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  • 1. Social Preferences LECTURE 5 RATIONALITY &
  • 2. To cover the findings on social preferences & individual behavior To understand the link between microlevel preferences & macrolevel outcomes for these findings Aim Lecture 5
  • 3. Experiments run according to a fixed protocol Participants receive written rules of the game Decisions are usually anonymous Subjects get paid depending on their decisions (no flat payment) No deception EXPERIMENTS WE KNOW THAT
  • 4. Dictator game Ultimatum game Gift exchange game Trust game Public goods game EXPERIMENTS Measure various aspects of people’s social preferences
  • 5. Practical 4 Dictator Game
  • 6. Dictator game Forsythe et al. 1994 What is the rational behavior of the sender? ALTRUISM
  • 7. Dictator game Forsythe et al. 1994 What is the rational behavior of the sender? A rational and selfish dictator will keep all the money ALTRUISM
  • 8. Dictator game No support for the selfish prediction A rational and selfish dictator will keep all the money What is the rational behavior of the sender? Positive Sharing Altruism Other-regarding Preferences
  • 9. Dictator game No support for the selfish prediction 22% transferred a positive amount Dictators share about 28% of their endowment However, it matters: Who is the recipient? Higher transfers to a charity than to another participant Sociodemographical Background Older dictators transfer more money than younger ones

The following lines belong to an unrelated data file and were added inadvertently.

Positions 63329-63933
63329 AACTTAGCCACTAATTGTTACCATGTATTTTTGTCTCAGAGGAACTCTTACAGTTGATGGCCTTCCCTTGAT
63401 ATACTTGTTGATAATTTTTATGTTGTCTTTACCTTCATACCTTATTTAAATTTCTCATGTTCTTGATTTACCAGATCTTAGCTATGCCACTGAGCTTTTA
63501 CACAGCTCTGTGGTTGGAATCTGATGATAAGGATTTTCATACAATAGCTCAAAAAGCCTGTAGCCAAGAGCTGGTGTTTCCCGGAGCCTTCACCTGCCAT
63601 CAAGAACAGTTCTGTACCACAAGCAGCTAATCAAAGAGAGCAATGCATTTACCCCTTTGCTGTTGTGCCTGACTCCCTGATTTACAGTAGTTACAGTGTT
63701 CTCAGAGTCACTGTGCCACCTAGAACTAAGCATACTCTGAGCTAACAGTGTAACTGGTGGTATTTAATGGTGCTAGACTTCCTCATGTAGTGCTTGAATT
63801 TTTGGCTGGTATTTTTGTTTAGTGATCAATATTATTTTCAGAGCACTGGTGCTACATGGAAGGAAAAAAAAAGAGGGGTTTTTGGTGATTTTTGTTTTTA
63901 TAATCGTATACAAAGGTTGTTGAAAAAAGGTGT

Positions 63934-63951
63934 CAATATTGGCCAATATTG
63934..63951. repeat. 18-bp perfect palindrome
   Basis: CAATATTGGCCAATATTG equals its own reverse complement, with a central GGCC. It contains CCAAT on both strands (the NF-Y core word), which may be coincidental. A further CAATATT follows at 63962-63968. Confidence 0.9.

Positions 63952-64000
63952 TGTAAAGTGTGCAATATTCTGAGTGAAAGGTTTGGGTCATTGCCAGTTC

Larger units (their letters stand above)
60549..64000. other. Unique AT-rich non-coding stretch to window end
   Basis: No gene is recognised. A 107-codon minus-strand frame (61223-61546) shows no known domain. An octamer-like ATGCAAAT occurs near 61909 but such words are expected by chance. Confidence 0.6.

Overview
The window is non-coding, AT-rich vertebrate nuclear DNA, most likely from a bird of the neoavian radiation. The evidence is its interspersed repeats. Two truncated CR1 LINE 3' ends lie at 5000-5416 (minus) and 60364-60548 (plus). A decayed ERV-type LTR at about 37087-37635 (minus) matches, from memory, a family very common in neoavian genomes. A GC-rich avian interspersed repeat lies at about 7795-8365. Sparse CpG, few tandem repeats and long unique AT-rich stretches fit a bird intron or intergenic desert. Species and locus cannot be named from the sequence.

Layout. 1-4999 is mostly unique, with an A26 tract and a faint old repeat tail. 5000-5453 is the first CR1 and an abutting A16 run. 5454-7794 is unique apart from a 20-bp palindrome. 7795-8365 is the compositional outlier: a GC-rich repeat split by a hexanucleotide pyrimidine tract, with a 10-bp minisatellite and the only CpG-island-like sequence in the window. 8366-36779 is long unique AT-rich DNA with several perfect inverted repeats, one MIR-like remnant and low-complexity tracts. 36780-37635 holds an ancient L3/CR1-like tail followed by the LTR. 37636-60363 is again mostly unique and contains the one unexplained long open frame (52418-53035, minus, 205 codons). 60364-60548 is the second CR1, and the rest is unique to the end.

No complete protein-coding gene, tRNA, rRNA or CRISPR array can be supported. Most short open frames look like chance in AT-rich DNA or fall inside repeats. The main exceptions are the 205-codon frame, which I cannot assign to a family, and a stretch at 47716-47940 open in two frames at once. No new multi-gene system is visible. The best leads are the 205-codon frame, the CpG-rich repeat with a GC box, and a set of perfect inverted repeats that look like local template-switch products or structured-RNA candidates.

• 10. Ultimatum game Guth et al. 1982 Sender FAIR SHARING Offers around 40% to 50% Receiver Rejects offers below 30% Offers in the ultimatum game are substantially higher than in the dictator game. Why?
  • 11. Ultimatum game Proposer FAIR SHARING If the proposer expects that a low offer might be rejected, it is rational to offer an amount more likely to be accepted The fact that people reject offers poses a bigger challenge People might reject for emotional reasons They feel unfairly treated and want to punish greedy intentions
  • 12. Methods Low offers Neuro-scientific Activate areas of the brain associated with anger and disgust People reject low offers because they consciously want to reject them Sanfey at al. 2003 Strength of activation of these areas Predicts the probability of rejection quite well Social Preferences:
  • 13. Practical 5 Gift Exchange
  • 14. Effort is not contractible Fehr et al. 1993 Gift Exchange Effort Profit employer Cost employee Payoff employee Wage Profit employer Payoff employee What is the rational behavior?
  • 15. Effort is not contractible Rational players Gift Exchange Irrespectively of the wage, will choose the minimum effort (costly) Employees: Have incentives to pay the lowest wage Employers: